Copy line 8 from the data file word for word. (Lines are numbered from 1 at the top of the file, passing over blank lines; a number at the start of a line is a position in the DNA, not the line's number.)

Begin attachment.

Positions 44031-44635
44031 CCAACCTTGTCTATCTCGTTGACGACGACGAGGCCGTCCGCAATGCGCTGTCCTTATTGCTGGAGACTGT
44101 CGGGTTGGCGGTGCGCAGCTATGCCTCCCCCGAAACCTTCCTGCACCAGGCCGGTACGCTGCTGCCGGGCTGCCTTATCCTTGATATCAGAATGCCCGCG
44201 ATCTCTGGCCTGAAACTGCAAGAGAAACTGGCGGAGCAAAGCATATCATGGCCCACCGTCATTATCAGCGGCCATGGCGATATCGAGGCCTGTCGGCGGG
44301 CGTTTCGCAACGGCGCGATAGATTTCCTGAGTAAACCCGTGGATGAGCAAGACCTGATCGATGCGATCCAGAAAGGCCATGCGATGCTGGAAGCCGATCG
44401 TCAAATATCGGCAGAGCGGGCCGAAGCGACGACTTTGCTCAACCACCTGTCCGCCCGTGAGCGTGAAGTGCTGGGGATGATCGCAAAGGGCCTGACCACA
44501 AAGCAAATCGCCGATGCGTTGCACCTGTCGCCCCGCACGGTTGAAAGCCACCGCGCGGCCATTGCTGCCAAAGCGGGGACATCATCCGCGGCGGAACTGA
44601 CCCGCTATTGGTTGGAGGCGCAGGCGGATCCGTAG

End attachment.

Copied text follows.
44601 CCCGCTATTGGTTGGAGGCGCAGGCGGATCCGTAG